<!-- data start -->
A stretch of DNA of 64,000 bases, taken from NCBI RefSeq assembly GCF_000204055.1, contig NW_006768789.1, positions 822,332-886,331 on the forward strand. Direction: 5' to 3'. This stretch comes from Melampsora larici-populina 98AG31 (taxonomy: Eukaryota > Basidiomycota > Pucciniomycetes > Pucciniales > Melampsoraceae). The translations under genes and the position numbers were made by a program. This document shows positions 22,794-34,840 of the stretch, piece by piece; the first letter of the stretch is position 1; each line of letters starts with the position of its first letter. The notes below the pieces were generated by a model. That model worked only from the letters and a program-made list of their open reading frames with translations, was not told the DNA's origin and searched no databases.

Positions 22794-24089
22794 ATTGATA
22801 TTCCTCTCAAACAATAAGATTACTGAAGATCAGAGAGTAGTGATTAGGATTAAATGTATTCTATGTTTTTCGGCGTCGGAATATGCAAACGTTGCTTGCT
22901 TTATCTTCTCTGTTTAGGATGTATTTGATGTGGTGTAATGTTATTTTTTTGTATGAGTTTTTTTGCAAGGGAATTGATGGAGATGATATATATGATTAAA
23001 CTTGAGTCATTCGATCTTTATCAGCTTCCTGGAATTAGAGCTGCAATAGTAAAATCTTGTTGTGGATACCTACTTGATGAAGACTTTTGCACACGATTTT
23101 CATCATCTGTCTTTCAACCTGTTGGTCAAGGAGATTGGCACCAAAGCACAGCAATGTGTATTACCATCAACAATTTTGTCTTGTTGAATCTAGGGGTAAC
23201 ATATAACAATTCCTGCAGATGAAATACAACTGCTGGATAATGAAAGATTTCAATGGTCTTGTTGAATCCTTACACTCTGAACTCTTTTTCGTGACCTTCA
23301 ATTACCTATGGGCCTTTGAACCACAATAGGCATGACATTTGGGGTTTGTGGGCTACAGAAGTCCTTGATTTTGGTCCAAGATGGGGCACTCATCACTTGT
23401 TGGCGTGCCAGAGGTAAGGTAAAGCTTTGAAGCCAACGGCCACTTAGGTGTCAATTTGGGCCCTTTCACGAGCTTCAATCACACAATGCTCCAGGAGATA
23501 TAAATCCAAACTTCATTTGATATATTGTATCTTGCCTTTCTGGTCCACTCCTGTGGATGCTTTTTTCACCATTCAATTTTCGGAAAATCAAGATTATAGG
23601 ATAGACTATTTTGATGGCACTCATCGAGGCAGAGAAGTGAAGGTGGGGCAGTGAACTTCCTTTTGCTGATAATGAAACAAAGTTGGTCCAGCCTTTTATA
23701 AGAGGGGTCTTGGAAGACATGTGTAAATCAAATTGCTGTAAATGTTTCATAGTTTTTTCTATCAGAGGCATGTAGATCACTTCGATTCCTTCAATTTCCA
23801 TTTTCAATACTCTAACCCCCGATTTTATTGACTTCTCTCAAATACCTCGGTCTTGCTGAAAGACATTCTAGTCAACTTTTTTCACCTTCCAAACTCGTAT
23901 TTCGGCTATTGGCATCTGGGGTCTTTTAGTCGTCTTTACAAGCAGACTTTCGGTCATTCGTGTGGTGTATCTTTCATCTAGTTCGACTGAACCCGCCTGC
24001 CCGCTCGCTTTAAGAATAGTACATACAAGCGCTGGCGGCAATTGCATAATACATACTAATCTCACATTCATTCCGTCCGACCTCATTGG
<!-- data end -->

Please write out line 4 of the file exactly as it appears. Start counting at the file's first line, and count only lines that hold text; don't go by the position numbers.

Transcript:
22801 TTCCTCTCAAACAATAAGATTACTGAAGATCAGAGAGTAGTGATTAGGATTAAATGTATTCTATGTTTTTCGGCGTCGGAATATGCAAACGTTGCTTGCT